> this was not part of our study. We only sampled corals that had  
> survived the two severe GBR mass bleaching events of 1998 and 2002.  
> Also note that massive Porites tend to be more thermally tolerant  
> than other species.
> Unlike Tom Goreau, we cannot exclude declining saturation state of  
> seawater aragonite (?arag) as a contributing factor, and we do not  
> agree that tropical oceans are unaffected by this change in ocean  
> chemistry. For example, Gledhill et al. (2008) recorded a  
> significant decline in ?arag in the Greater Caribbean Region between  
> 1996 and 2006, at a rate of approximately 0.012 ± 0.001 ?arag yr-1  
> (from 4.05 to 3.95 ?arag), and this closely agrees with model  
> predictions (eg Hoegh-Guldberg et al., 2007). Numerous laboratory  
> experiments have shown that such decline in ?arag leads to declining  
> coral calcification, and several reviews exist to summarise this  
> expanding body of work.
> We therefore disagree with Tom Goreau that the observed declines are  
> due solely to coral bleaching events and that the consequences of  
> ocean acidification in tropical waters are inconsequential for coral  
> reefs.
> Katharina Fabricius, Janice Lough and Glenn De’ath
> References:
> Ainsworth, T. D., Hoegh-Guldberg, O., Heron, S. F., Skirving, W. J.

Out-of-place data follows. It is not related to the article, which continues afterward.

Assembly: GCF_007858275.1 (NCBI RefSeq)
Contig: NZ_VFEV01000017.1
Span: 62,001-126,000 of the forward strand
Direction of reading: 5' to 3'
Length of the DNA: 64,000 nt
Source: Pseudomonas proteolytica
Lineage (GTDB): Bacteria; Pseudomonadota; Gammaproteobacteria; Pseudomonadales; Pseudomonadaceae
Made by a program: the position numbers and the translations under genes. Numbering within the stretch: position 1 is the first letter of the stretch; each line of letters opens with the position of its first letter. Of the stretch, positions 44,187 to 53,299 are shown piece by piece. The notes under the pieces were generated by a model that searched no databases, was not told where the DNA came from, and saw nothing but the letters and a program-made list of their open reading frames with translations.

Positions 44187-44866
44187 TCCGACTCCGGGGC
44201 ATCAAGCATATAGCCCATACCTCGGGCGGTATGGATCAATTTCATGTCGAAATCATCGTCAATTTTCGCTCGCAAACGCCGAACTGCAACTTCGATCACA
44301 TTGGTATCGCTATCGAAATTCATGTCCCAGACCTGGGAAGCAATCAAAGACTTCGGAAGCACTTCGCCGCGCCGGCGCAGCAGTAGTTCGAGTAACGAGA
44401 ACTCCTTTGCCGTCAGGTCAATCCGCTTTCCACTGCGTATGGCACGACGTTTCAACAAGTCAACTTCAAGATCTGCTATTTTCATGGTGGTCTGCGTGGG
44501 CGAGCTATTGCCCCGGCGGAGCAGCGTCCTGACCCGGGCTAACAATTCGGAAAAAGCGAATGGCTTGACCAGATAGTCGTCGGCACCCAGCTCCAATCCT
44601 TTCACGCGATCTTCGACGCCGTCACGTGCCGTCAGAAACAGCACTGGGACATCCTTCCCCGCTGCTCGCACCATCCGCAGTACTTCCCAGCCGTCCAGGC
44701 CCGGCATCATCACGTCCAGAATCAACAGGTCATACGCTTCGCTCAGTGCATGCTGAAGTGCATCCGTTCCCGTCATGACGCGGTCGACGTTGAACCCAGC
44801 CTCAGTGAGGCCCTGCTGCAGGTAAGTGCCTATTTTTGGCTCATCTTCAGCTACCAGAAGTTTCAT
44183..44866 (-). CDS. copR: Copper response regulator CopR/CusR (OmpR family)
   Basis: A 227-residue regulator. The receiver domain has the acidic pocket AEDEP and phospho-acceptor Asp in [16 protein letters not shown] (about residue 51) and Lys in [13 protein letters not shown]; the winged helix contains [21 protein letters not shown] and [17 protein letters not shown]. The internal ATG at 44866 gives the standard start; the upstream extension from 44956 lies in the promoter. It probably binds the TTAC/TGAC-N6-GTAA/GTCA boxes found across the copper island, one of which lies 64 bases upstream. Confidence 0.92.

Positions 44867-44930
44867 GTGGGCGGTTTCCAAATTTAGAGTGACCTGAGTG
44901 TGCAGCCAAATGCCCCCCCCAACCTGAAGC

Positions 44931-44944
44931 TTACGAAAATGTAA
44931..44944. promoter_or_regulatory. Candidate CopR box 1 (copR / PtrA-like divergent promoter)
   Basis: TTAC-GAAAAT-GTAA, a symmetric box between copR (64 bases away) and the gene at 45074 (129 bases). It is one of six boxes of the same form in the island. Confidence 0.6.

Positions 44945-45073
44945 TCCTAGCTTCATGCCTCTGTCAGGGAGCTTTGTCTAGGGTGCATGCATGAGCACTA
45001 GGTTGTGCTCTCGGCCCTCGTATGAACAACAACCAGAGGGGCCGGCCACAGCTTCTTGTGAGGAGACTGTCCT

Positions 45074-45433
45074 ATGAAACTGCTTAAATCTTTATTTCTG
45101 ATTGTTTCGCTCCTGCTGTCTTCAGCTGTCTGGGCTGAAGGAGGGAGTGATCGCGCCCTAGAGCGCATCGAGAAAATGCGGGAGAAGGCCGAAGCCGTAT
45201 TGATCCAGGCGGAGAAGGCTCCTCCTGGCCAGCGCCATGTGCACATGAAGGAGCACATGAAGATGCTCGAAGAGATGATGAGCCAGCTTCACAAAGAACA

> and Leggat, W. (2008), Early cellular changes are indicators of pre- 
> bleaching thermal stress in the coral host. J Exp Mar Biol Ecol 364,  
> 63-71.
> De’ath G, Lough JM, Fabricius KE (2009), Declining coral  
> calcification on the Great Barrier Reef. Science 323: 116-119
> Hoegh-Guldberg O, Mumby PJ, Hooten AJ, Steneck RS, Greenfield P,  
> Gomez E, Harvell CD, Sale PF, Edwards AJ, Caldeira K, Knowlton N,  
> Eakin CM, Iglesias-Prieto R, Muthiga N, Bradbury RH, Dubi A,  
> Hatziolis ME (2007), Coral reefs under rapid climate change and  
> ocean acidification. Science 318: 1737-1742.
> Gledhill, D. K., R. Wanninkhof, F. J. Millero, and M. Eakin (2008),  
> Ocean acidification of the Greater Caribbean Region 1996–2006, J.  
> Geophys. Res., 113, C10031, doi:10.1029/2007JC004629.
> Guinotte JM, Fabry VJ (2008), Ocean acidification and its potential  
> effects on marine ecosystems. Annals of the New York Academy of  
> Sciences 1134:320–342
> Suzuki A, Gagan M, Fabricius K, Isdale P, Yukino I, Kawahata H  
> (2003), Skeletal isotope microprofiles of growth perturbations in  
> Porites corals during the 1997-1998 mass bleaching event. Coral  
> Reefs 22:357-369
> Tanzil JTI, Brown BE, Tudhope AW, Dunne RP (2009), Decline in  
> skeletal growth of the coral Porites lutea from the Andaman Sea,  
> South Thailand between 1984 and 2005. Coral Reefs (on line first doi  
> 10.1007/s00338-008-0457-5
> Dr. Katharina Fabricius
> Principal Research Scientist
> Australian  Institute of Marine Science
> PMB 3, Townsville MC
> Queensland 4810
> Australia
> email: k.fabricius at aims.gov.au
> Tel: (07) 47 534412
> Fax: (07) 47 725852